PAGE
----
We are for elevating a new diversity and equity position statement and related resources. We are for helping early childhood educators promote equity in early learning settings, even in the context of a diverse society that has not yet resolved its structural and institutional inequities. We are for working to resolve those inequities. We are for a stronger developmentally appropriate practice position statement that reinforces the importance of the social and cultural contexts that young children live in. We are for new resources on professional preparation that integrate a strengths-based approach to educating and caring for children from families of varying social, economic, cultural, racial, and linguistic backgrounds.
We are for supporting the implementation of assessments and assessment practices that are developmentally, culturally, and linguistically appropriate and relevant. We are for an accessible and affordable higher education system that supports a pipeline of educators who reflect the families and communities in which young children live. We are for providing a platform that elevates a diverse range of authors and educators and advocates to share their perspectives. We are for engaging children, families, educators, and communities in our collective initiatives—including Power to the Profession—for listening to their ideas and for ensuring that policy makers take seriously their guidance and expertise. We are for being held accountable for our role in reducing disparities and in achieving the desired results that NAEYC’s Strategic Direction identifies, including
- State and federal policies reflect comprehensive approaches to providing equitable access to high-quality early learning, with particular focus on children living in poverty, multilingual children, children of color, and children with disabilities.
- Early childhood professionals are diverse, effective educators and leaders working within a compensation and recognition system that supports their excellence.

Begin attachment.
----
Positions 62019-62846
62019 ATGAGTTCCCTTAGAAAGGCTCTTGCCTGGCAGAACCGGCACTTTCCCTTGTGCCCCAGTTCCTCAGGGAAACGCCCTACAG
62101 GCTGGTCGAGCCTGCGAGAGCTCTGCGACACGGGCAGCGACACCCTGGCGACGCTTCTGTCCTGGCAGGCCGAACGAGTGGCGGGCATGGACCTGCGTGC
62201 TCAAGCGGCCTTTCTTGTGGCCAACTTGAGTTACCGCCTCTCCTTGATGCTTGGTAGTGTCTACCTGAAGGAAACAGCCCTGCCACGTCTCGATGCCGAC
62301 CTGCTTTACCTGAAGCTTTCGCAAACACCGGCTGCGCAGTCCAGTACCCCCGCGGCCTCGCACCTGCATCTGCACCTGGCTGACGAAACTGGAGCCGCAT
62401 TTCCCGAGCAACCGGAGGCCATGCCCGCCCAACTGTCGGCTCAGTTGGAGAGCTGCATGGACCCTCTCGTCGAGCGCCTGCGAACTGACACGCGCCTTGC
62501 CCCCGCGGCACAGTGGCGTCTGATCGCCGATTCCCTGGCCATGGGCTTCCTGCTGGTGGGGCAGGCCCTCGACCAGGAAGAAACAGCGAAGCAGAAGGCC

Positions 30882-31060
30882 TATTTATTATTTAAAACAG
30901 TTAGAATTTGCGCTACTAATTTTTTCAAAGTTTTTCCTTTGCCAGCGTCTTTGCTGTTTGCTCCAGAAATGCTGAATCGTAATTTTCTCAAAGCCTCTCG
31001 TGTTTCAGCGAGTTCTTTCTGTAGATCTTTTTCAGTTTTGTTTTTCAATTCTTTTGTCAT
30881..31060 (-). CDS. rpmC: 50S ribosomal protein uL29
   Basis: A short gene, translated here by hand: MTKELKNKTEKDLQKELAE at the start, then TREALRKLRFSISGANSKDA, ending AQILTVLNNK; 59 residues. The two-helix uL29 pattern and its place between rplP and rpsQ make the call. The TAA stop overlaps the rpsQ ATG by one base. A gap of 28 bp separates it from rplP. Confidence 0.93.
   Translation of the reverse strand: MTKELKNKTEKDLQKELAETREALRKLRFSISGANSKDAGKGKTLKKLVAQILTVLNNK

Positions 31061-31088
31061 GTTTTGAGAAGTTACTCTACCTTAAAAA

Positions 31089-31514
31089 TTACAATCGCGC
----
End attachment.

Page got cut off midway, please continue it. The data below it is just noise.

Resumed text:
Gaps, whether definable by race, family income, or language, are not naturally occurring phenomena. They are not predestined to exist. Our society created the circumstances that created the gaps; we are, therefore, collectively capable of eliminating them. Even better, we are capable of going beyond them, such that the goal is not to compare and then catch one group up to another, but to set the bar higher for all. Every day, there are educators, families, and caregivers in centers, schools, homes, districts, and communities closing gaps and going beyond. The people doing this work, who are committed to seeing children both as individuals in their own right and as participants in the rich cultural and linguistic traditions of their families and communities, are able to build on strengths to help each young child thrive.
And that, in the end, is what closing gaps is about. If early childhood education succeeds in helping to level the playing field while ensuring that the American dream of equal opportunity is alive and well at kindergarten entry and sustained through the third grade, we will be doing nothing less than changing the world.
NAEYC is developing a position statement on diversity and equity and is also gathering feedback to update its position statement on developmentally appropriate practice. We are seeking guidance from a diverse array of early childhood educators and would love to hear from you. To get involved, please visit NAEYC.org/resources/position-statements.
Photographs: 1,2 © Getty Images; 3 © Ken Alswang; 4 © Bob Ebbesen
Rhian Evans Allvin is the chief executive officer of NAEYC. She is responsible for guiding the strategic direction of the organization as well as overseeing daily operations. Before joining NAEYC, Evans Allvin was a guiding force in Arizona’s early childhood movement for more than 15 years, including serving as CEO of Arizona's First Things First.